Abstract: This article examines how the International Committee of the Red Cross (ICRC) addressed the complex issue of the 150,000 North Korean and Chinese prisoners of war (POW) detained by the US-led United Nations Command (UNC) during the Korean War (1950–1953). Based on the 1949 Geneva Convention, the treatment of POWs raised serious concerns regarding one of ongoing challenge for the ICRC: neutrality. As suggested in this article, delegates faced a major dilemma in providing humanitarian aid and protection to prisoners while preserving their neutrality. Examining the daily work of the ICRC reveals the scope of its humanitarian action in the conjuncture of the Korean War as well as their complex efforts to ensure that the captivity of POWs met the standards of the 1949 Geneva Convention.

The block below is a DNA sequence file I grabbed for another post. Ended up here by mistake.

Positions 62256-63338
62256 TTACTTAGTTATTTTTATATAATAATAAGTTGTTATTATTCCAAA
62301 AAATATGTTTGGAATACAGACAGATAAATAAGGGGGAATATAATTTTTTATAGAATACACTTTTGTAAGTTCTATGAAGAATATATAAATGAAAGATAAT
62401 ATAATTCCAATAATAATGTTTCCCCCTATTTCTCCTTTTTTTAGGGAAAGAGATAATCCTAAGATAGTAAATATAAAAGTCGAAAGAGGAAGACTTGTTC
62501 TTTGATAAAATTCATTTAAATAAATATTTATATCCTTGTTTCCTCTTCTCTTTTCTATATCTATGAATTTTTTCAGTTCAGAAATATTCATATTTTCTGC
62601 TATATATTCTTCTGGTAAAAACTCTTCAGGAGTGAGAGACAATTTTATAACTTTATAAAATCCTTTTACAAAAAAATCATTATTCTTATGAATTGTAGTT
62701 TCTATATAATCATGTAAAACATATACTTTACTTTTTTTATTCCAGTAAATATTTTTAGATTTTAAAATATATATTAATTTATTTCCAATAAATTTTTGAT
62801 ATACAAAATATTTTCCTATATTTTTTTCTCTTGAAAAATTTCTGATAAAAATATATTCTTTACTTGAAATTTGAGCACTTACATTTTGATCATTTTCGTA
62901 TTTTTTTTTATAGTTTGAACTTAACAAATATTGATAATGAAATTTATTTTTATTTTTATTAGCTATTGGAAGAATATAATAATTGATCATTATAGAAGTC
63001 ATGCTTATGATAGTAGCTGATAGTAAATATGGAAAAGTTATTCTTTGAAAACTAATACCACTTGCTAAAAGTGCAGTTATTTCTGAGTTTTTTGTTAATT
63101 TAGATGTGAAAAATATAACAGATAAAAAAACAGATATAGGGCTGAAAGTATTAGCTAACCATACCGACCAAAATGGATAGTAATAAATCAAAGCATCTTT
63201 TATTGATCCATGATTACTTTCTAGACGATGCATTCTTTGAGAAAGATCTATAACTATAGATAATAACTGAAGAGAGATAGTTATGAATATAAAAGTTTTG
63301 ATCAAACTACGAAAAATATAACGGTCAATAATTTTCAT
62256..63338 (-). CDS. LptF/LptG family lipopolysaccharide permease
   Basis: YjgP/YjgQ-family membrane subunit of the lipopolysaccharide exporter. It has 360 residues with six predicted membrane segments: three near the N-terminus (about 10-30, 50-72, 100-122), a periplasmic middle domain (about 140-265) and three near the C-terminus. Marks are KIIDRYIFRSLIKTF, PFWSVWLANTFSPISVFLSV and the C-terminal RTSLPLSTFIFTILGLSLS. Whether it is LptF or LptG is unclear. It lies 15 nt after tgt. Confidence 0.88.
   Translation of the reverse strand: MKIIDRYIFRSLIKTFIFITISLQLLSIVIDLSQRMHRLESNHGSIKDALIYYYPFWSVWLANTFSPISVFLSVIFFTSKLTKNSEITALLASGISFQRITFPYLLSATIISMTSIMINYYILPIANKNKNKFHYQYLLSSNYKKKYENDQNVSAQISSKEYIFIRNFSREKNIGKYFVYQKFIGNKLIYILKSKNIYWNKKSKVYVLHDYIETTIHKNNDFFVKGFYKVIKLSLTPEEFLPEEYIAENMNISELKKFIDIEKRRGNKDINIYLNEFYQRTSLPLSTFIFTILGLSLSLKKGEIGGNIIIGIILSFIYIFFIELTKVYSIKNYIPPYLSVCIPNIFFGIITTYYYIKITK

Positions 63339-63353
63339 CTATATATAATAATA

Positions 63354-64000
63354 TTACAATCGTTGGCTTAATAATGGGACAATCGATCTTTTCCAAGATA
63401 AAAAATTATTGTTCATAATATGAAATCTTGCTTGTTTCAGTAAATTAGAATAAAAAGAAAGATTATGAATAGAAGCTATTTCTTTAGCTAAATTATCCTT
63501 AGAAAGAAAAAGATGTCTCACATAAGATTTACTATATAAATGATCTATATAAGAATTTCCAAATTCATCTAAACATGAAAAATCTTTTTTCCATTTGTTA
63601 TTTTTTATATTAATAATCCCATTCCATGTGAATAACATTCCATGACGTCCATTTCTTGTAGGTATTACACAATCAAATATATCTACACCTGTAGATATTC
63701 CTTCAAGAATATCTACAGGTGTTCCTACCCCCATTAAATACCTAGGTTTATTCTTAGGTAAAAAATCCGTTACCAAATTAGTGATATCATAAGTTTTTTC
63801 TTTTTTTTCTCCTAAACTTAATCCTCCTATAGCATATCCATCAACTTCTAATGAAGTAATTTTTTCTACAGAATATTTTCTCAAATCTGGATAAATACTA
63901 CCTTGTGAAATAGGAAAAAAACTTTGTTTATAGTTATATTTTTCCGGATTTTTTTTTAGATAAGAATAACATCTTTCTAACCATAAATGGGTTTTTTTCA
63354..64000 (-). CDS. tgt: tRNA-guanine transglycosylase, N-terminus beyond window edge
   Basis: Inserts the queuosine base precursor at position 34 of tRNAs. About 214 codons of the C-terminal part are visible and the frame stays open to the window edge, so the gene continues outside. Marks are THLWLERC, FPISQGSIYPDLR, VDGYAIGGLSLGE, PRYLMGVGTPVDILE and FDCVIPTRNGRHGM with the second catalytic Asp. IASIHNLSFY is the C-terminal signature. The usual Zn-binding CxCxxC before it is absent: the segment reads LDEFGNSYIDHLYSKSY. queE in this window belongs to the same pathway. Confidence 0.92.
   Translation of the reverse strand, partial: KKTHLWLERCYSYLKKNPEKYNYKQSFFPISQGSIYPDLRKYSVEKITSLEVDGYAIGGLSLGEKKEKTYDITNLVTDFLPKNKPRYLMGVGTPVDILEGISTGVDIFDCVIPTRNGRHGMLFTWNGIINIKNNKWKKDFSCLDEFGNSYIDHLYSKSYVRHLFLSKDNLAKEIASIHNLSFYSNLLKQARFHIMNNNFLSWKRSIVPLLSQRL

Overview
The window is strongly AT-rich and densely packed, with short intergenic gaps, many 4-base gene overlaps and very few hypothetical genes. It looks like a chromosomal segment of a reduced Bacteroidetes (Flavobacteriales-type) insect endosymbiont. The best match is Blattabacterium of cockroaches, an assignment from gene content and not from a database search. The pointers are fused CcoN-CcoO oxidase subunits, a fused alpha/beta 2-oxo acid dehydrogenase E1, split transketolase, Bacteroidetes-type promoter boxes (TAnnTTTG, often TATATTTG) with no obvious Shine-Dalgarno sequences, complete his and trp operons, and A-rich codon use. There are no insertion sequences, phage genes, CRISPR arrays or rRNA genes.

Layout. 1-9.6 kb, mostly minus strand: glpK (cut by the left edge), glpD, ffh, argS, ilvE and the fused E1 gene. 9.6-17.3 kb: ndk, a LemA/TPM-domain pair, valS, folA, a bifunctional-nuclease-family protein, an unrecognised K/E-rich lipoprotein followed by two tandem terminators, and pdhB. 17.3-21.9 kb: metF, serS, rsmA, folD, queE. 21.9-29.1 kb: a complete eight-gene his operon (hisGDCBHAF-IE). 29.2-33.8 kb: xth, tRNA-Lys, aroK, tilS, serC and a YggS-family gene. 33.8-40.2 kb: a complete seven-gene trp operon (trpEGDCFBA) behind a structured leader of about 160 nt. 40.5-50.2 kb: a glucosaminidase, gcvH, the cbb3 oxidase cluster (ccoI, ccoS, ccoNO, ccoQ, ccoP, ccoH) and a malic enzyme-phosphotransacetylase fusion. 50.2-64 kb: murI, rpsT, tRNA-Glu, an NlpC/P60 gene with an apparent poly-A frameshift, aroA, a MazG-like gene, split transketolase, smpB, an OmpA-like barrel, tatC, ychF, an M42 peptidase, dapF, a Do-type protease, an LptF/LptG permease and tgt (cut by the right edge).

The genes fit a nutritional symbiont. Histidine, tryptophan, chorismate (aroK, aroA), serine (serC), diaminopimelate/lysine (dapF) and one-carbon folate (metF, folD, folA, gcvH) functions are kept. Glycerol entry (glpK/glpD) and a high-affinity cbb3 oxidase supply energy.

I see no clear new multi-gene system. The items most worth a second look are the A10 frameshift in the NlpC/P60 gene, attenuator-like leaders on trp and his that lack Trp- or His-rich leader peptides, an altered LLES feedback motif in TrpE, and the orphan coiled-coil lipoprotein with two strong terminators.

Our latest issue is out! Featuring a dossier on global history and decolonization – from the air, in pharmaceuticals, seeing Dar-es-Salaam as a decolonial space, in the postcolonial career of D.N. Pritt, and African Liberation in 1970. Our issue also includes an essay on hunger strikes at Guantanamo Bay and another on the “Unwilling or Unable” doctrine and its reproduction of racial capitalism.View entire issue >
📘'Choose Your Bearing: Édouard Glissant, Human Rights and Decolonial Ethics' is now available for pre-order!
❕Grab your copy and save 30% OFF using the code NEW30 at checkout : https://edin.ac/3JIcRne
Human Rights, Revolutionary Humanitarianism, and African Liberation in 1970, from Meredith Terretta @MTerretta https://muse.jhu.edu/pub/56/article/902635
The Jurisprudence of Decolonization, from Rohit De @itihaasnaama